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Different Languages, Different Word Length

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May 23, 2017

let's count words

When one language is translated into another, text contraction or text expansion occurs. For instance, if a source document with 1,000 Arabic words is to be translated into English, it would be converted into about 1,250 words. Alternatively, if English is the source text with 1,000 words and it is translated into Dutch, for instance, the average converted word count would total 900 words.

Knowing how to count words in different languages is important to the LSP business. Some agencies choose to charge per “target” word, which gives the client an idea of how much their translation will cost. Other agencies charge per “source” word (learn about translation rates). But, documents aren’t always in a format that allows for the calculation of words. For instance, if a document is in graphic form or even handwritten, it can be time-consuming and challenging to charge per target word, that’s why agencies charge a flat rate.

A few things to consider when counting words

Besides the unpredictability of counting characters and target words, there are a few things to consider:

  1. Width of characters

Languages like Korean and Japanese are scripts that tend to have a series of complicated characters compared to those languages with Latin script. So, even if the number of characters is the same after translation, the horizontal spacing may have to be considerably bigger. Take the word “desktop” in English. In Japanese, it becomes, “デスクトップ.” While the Japanese version has one less character, it still takes up more horizontal space.

  1. Compound nouns

Languages like Dutch, German, and Finnish have single, rather large words, to replace what would be a sequence of smaller words in some other languages. For example, the German, “eingabeverarbeitungsfunk” is “input processing features” in English.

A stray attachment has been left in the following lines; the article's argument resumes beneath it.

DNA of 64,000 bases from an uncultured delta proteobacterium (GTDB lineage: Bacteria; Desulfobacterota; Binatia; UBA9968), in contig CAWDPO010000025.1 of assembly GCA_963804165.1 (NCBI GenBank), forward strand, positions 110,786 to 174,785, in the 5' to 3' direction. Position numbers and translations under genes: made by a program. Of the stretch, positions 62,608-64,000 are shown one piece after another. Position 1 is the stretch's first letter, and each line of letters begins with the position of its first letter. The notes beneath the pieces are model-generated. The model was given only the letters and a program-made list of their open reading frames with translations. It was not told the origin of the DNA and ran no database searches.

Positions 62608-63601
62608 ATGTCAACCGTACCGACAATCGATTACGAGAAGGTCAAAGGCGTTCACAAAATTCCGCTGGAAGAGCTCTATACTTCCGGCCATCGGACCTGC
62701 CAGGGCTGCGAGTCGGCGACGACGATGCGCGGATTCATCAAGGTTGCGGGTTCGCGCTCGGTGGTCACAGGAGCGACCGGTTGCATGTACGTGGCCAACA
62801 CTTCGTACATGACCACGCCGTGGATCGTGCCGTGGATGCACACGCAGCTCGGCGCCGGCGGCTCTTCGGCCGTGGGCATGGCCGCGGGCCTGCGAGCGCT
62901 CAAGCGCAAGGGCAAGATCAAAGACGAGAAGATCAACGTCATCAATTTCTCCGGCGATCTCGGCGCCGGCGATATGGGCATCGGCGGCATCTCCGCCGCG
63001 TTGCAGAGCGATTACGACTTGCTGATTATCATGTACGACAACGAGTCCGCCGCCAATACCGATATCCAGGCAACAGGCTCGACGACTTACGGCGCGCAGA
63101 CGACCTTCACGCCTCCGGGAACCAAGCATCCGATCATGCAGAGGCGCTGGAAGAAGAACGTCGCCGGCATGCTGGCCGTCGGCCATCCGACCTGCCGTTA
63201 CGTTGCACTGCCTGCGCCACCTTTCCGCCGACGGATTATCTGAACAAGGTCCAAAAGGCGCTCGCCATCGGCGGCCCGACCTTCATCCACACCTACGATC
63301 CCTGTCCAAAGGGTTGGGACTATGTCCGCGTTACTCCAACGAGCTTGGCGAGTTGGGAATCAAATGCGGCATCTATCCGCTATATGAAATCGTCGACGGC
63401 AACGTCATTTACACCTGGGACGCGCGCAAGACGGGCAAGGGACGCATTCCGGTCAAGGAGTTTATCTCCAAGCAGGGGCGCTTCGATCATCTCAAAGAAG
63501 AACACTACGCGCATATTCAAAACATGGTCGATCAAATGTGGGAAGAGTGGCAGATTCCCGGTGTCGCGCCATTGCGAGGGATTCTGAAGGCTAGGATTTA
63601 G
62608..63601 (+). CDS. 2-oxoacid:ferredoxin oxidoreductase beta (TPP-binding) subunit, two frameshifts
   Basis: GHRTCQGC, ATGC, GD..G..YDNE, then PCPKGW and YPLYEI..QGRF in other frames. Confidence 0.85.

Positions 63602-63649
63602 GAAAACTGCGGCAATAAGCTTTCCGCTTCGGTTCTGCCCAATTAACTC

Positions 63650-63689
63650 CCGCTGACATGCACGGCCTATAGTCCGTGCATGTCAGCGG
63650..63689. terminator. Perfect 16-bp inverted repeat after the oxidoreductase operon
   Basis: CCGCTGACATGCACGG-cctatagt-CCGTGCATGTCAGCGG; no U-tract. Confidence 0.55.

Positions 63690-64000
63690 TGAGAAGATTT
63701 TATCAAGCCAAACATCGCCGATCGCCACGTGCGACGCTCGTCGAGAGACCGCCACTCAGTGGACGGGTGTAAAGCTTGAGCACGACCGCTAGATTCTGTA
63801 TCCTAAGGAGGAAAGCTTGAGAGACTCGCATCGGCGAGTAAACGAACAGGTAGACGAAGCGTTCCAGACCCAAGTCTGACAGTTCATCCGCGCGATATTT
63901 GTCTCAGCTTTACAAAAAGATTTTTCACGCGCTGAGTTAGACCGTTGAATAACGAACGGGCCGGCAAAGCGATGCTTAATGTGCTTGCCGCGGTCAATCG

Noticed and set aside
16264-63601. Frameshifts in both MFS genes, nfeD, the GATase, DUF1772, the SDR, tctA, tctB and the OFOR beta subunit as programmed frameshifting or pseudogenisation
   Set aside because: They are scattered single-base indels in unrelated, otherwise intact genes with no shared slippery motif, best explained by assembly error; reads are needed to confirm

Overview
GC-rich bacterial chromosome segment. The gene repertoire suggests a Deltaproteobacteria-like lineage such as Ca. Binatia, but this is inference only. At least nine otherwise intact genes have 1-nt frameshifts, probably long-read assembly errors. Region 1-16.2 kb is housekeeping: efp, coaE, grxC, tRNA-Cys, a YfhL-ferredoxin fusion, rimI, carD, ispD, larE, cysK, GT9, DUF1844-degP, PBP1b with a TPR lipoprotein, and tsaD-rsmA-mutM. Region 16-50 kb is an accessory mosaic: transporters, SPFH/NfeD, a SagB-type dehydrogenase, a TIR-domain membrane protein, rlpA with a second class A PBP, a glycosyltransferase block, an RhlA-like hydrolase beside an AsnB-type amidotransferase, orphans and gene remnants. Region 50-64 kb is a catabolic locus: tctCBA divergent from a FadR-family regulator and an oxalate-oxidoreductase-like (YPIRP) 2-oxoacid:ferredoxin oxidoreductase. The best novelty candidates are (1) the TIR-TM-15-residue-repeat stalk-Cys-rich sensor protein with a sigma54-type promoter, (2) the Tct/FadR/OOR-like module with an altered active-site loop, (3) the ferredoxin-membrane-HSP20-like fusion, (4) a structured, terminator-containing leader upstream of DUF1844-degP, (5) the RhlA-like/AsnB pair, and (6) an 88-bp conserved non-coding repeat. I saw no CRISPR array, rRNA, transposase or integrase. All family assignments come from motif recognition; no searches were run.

1. Abbreviations

If the text must be abbreviated to get it to fit into a restricted space, think carefully. Some languages cannot replicate abbreviations and the text may land up being bigger once translated. In certain languages, abbreviations are not particularly common. For instance, Arabic words are typically devised from rather compact roots with suffixes, prefixes, and only minor changes to the precise and express meaning. This means it can be challenging to abbreviate an Arabic word without losing its meaning.

  1. Expansion rate

The translation volume can impact the expansion rate. So, if you have a short compilation of words, the expansion percentage is going to be higher than that of longer texts.

  1. Subject matter

Legal and medical texts are usually longer once they have been translated. That’s because the linguist has less carte blanche to re-write the translation into shorter sentences as even the tiniest detail in such a text can make a drastic difference.

Examples of expansion and contraction

Language Into English From English
Danish 10% – +15% -10% – -15%+
Arabic -20% – -25% +20% – +25%
Finnish +30% – +40% -25% – -30%
Japanese +20% – +60% -10% – -55%
Swedish +10% -10%

Language word count can vary significantly. Understanding the above factors and taking them into consideration will help you when it comes to quoting on translation projects.

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